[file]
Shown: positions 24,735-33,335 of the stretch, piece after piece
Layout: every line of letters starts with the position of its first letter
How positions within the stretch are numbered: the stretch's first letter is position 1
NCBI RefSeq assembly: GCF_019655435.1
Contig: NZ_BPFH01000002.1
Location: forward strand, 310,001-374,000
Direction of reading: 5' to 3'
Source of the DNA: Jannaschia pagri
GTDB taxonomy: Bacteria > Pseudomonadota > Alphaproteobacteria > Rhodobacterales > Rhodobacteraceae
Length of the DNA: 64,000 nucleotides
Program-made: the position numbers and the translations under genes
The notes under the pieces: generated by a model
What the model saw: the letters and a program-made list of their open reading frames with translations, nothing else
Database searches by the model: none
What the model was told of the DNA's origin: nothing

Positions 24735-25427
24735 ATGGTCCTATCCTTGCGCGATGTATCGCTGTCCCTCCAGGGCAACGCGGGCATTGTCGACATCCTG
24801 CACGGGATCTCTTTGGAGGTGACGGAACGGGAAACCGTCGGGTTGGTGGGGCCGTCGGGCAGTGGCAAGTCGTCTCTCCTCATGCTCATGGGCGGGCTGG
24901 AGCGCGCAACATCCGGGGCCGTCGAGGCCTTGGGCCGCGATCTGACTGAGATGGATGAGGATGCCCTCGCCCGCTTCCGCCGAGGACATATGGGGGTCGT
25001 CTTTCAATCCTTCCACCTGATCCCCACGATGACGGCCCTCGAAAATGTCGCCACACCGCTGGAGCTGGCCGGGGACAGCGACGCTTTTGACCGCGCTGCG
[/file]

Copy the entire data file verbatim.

Shown: positions 24,735-33,335 of the stretch, piece after piece
Layout: every line of letters starts with the position of its first letter
How positions within the stretch are numbered: the stretch's first letter is position 1
NCBI RefSeq assembly: GCF_019655435.1
Contig: NZ_BPFH01000002.1
Location: forward strand, 310,001-374,000
Direction of reading: 5' to 3'
Source of the DNA: Jannaschia pagri
GTDB taxonomy: Bacteria > Pseudomonadota > Alphaproteobacteria > Rhodobacterales > Rhodobacteraceae
Length of the DNA: 64,000 nucleotides
Program-made: the position numbers and the translations under genes
The notes under the pieces: generated by a model
What the model saw: the letters and a program-made list of their open reading frames with translations, nothing else
Database searches by the model: none
What the model was told of the DNA's origin: nothing

Positions 24735-25427
24735 ATGGTCCTATCCTTGCGCGATGTATCGCTGTCCCTCCAGGGCAACGCGGGCATTGTCGACATCCTG
24801 CACGGGATCTCTTTGGAGGTGACGGAACGGGAAACCGTCGGGTTGGTGGGGCCGTCGGGCAGTGGCAAGTCGTCTCTCCTCATGCTCATGGGCGGGCTGG
24901 AGCGCGCAACATCCGGGGCCGTCGAGGCCTTGGGCCGCGATCTGACTGAGATGGATGAGGATGCCCTCGCCCGCTTCCGCCGAGGACATATGGGGGTCGT
25001 CTTTCAATCCTTCCACCTGATCCCCACGATGACGGCCCTCGAAAATGTCGCCACACCGCTGGAGCTGGCCGGGGACAGCGACGCTTTTGACCGCGCTGCG